Next we will present the results of a fraud detection project from the domain of corporate insurance.

6.2. Empirical Results

In our empirical application we follow the same approach as outlined in the simulation design above, i.e., we first train all models separately and then we use the greedy model selection approach with mutual information. As a final “score” for observation i = 1 , , N we use the arithmetic average r ¯ i = 1 J j = 1 J r i , j of the rank r i , j per candidate model j.17 Working with rank statistics instead of the original scores has the advantage that we directly work with a normalized quantity and also that ranks can be easily understood by less technical users.
For didactic reasons when presenting the model output to non-technical users we choose to further map the averaged outlier ranks to a uniform discrete scale 1 , 2 , , 5 , where a value of 5 indicates high fraud potential. For the mapping we induce a skewed distribution shown in Figure 5 with relative frequency for a score of 5 equal to 1 % , i.e., the used contamination rate in all models.
As mentioned above at the time of writing we only had a very limited number of observed fraud cases and no validated non-fraud cases available. This is the reason why we focus on our model evaluation on the recall rather than on criteria that require positively-negatively labelled data (like the F1 score). Also what should be noted is that in the presented business application the actual use case is not directly fraud detection, but rather more detecting “fraud referrals”. This means we want to rank a claims portfolio according to our model and then propose the user a small subset of cases, namely the cases that have a score of 4 (suspicious) or 5 (highly suspicious). Since we have limited ground truth we focus on the evaluation of the recall (or hit rate) ( = T P T P + F N ), with T P the number of true positives and F N the number of false negatives. In our case we declare a claim to be a “positive” case if it’s among the referred cases of a dedicated fraud investigation team. Table 4 depicts the model performances based on the collected labels (i.e., referrals) at the time of writing. In the last column we also show the corresponding Bayesian highest posterior density interval of the (unknown population) recall. The latter can be calculated by assuming that the number of true positives follows a Binomial distribution, Bin ( p ) , and using a conjugate Beta prior for the unknown probability p that claim i is correctly predicted given it is fraud (or at least a referral). Then using the resulting Beta posterior we calculate the 95 % highest posterior density interval to express uncertainty associated with the reported numbers, e.g., due to small sample sizes.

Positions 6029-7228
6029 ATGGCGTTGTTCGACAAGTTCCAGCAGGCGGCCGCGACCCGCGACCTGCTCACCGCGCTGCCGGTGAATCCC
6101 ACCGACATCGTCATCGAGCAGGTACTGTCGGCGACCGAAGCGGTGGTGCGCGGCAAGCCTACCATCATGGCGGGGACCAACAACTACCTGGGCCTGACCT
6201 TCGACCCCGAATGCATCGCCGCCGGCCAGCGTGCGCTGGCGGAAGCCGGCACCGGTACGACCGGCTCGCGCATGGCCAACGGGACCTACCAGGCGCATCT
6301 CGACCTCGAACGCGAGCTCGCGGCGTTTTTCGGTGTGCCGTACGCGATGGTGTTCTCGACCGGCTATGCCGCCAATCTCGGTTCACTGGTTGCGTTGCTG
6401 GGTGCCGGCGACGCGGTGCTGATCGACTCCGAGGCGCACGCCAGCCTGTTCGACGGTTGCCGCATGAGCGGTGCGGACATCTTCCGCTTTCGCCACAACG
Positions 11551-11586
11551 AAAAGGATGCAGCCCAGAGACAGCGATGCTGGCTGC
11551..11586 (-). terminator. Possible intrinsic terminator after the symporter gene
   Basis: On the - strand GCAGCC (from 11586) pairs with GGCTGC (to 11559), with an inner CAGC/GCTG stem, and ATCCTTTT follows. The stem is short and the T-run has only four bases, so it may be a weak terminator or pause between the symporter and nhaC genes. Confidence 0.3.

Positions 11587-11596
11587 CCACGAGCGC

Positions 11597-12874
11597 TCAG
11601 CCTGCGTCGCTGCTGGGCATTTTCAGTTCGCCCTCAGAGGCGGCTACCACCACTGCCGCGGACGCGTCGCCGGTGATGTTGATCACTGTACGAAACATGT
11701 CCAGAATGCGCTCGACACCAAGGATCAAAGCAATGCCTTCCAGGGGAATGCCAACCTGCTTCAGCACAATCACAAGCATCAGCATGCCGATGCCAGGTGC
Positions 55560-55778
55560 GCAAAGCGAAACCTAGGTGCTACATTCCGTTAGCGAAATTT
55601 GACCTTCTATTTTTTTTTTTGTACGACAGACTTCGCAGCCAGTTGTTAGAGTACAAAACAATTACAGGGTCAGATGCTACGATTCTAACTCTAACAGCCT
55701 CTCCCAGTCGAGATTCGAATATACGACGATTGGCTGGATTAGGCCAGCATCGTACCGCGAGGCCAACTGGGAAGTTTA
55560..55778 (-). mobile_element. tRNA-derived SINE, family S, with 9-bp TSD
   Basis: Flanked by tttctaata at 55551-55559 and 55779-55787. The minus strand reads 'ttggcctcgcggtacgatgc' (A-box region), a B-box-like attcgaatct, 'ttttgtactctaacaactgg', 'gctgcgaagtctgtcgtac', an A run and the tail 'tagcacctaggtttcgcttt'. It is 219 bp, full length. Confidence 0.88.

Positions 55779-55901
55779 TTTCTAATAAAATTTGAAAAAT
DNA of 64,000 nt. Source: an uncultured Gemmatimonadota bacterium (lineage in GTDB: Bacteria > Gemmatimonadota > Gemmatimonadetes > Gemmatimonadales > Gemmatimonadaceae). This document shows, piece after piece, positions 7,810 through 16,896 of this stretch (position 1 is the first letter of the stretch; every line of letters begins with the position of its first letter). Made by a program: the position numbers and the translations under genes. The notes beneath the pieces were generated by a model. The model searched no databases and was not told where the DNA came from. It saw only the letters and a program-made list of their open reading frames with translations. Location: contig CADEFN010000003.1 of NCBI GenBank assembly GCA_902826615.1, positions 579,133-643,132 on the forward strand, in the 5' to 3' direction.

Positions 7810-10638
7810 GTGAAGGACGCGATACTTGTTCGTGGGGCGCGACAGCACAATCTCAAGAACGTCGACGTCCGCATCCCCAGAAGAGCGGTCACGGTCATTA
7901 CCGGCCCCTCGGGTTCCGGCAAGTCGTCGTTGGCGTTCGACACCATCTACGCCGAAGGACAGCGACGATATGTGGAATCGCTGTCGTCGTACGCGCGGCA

From Table 4 we observe that the recall varies between 7 % and 55 % , where the quite different sample sizes per country are reflected in the width of the HPD intervals of p. The variation in measured performances can also be attributed to the underlying data collection process. The different countries have quite different processes when it comes to fraud prevention and hence the way referrals get gathered are not driven by a homogeneous business process, which makes it more challenging to compare the results directly. Another challenge in many other business applications is that some information accessible to a human fraud expert are in paper files or email correspondences that in the end may drive the decision towards or against being referred for further investigation or not. The current model still produces quite some false positives (based on business feedback), but very often the reason for not agreeing with the model’s prediction is outside of the model scope (i.e., not a part of the training data), so this remains a challenge in fraud applications.